Review: Out of the Park Baseball 17 is a blast to the past

Sporting News

Out of the Park Baseball stands as a unique case in the world of annually-released sports video games. It's so good at what it sets out to do that there are few (if any) flaws to address on a year-to-year basis, yet still there are significant improvements and additions provided to expand upon the experience with every new edition.

The 17th release in the series is no different, with all the functionality from the past returning and accompanied by considerable upgrades that elevate the product to an even greater level.

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As far as simulation management games go, Out of the Park Baseball has long been the gold standard. The PC game gives people the opportunity to run a baseball franchise from top to bottom, whether that be with an MLB team, a team from year's past, a minor league club, or even one out of a foreign league. Everything from ownership and GM tasks down to the batter-by-batter managerial duties are available to take over in the game. Users have the option of automating whatever they don't want to do and handling only the assignments that are desired.

The sheer number of options, and barrage of statistics and ratings and menu screens, makes not just OOTP but all management games somewhat overwhelming for newcomers. Out of the Park Baseball 17 is a little more friendly in that regard, given again the ability to just assign tasks to the AI and handle as little as possible, plus there are a few modes where the focus is more honed in and simplified.

Still it can be frustrating at times. Something as simple as activating a player off the DL might send a person scrambling through a number of screens to try and find where the action is to be taken. For that example, a user most go to a player's profile page, click on "available actions" then "transactions" and activate from DL. If the roster is full, though, that won't be possible, so a spot has to be freed up before coming back to do that again.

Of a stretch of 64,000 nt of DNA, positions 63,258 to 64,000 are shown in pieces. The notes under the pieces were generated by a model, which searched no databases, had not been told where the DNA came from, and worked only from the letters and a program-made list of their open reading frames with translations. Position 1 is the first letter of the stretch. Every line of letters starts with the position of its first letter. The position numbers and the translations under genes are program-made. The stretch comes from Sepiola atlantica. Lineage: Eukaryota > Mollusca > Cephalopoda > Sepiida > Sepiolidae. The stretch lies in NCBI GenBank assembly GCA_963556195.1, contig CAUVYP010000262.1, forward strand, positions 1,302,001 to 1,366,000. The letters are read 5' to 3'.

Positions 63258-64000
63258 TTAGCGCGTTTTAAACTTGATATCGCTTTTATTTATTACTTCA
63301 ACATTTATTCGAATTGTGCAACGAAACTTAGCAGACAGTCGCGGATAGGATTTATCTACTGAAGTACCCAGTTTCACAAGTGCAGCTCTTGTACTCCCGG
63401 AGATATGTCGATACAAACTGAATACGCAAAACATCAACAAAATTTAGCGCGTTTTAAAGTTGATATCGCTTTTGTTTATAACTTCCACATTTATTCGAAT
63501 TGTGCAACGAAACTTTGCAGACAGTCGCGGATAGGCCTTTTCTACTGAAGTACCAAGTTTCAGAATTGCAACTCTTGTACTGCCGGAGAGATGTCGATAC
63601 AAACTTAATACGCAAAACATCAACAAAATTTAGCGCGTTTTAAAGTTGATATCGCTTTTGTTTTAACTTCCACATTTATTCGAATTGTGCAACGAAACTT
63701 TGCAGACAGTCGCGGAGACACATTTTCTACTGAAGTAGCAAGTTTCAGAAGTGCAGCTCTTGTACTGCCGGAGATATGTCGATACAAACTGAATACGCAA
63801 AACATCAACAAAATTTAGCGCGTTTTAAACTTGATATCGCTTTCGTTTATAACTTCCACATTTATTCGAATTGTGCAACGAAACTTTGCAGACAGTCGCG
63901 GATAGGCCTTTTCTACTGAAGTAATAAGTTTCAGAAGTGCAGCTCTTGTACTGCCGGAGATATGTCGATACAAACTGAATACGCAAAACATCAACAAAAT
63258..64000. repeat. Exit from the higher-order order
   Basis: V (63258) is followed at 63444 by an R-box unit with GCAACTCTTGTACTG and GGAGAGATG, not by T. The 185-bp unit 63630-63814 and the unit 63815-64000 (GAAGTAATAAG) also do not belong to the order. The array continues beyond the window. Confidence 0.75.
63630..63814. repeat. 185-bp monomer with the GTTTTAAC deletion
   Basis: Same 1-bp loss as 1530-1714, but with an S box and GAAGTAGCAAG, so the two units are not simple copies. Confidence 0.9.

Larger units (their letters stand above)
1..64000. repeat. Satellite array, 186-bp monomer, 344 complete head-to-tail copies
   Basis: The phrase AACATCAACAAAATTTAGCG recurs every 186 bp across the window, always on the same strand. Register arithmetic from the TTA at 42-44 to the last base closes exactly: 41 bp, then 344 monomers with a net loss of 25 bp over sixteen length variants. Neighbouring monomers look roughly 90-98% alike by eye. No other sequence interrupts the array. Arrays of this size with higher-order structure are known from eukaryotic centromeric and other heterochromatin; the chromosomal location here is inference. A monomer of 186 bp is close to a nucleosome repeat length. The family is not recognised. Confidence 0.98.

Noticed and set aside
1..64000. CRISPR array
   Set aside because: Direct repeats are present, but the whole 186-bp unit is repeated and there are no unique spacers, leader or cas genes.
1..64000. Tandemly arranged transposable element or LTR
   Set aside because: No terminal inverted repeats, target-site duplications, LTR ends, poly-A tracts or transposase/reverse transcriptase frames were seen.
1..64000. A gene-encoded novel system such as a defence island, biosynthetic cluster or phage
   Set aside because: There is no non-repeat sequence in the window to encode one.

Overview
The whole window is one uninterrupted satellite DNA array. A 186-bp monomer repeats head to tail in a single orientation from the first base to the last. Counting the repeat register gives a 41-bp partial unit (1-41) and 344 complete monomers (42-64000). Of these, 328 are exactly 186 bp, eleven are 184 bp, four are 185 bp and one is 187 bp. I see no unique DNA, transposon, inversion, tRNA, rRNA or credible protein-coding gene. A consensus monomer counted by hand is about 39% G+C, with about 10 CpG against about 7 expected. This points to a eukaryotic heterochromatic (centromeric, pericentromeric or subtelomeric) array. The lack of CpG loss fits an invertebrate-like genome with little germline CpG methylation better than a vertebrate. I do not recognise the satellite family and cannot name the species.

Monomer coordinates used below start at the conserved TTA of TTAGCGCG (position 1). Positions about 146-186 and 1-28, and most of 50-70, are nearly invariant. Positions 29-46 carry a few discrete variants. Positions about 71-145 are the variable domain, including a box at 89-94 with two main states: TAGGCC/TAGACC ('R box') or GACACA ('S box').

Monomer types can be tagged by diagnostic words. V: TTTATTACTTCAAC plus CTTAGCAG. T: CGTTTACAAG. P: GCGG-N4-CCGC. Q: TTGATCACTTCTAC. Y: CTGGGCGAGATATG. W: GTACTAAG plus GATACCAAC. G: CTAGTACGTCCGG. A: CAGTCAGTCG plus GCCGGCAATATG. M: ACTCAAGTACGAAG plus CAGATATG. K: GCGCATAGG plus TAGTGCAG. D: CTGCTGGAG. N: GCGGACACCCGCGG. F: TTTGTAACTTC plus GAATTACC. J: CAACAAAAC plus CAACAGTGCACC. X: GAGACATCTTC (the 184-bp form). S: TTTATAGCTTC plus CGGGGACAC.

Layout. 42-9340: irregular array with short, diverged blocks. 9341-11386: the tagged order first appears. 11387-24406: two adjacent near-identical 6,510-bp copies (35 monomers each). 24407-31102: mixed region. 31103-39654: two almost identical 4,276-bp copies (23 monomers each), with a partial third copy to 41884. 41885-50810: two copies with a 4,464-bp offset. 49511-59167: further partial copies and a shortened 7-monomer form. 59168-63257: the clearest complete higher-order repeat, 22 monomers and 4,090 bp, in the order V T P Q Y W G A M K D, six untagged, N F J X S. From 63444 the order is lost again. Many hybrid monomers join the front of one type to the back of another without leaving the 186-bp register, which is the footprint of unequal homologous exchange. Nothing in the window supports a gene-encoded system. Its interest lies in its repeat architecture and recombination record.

Now, it all makes sense in terms of completing the moves, but navigating all over particularly when unfamiliar with the game can be tough.

Last year, the and MiLB licenses were acquired for Out of the Park Baseball and that meant real teams, their logos and uniforms, and real stadiums were included for the first time. While player names have always appeared in the games Out of the Park Baseball 17 brings the MLBPA on board. The series now for the first time has the complete MLB licensing package.

The minor leagues are an extension of that. Not only are the current minor league rosters accurate but now there are historical minors going all the way back to 1919. It's astounding that 100,000+ real minor leaguers from history have been recreated for the game and follow their career paths from year-to-year. It means it's possible to discover and play with intriguing names from the past like Michael Jordan, Kurt Russell, "Macho Man" Randy Savage, John Elway and others.

The history of baseball is important to fans of the sport and OOTP 17 capitalizes on it even more with a new Historical Exhibiton Mode. It's yet another way in which Out of the Park Developments has gone above and beyond any reasonable consumer expectations.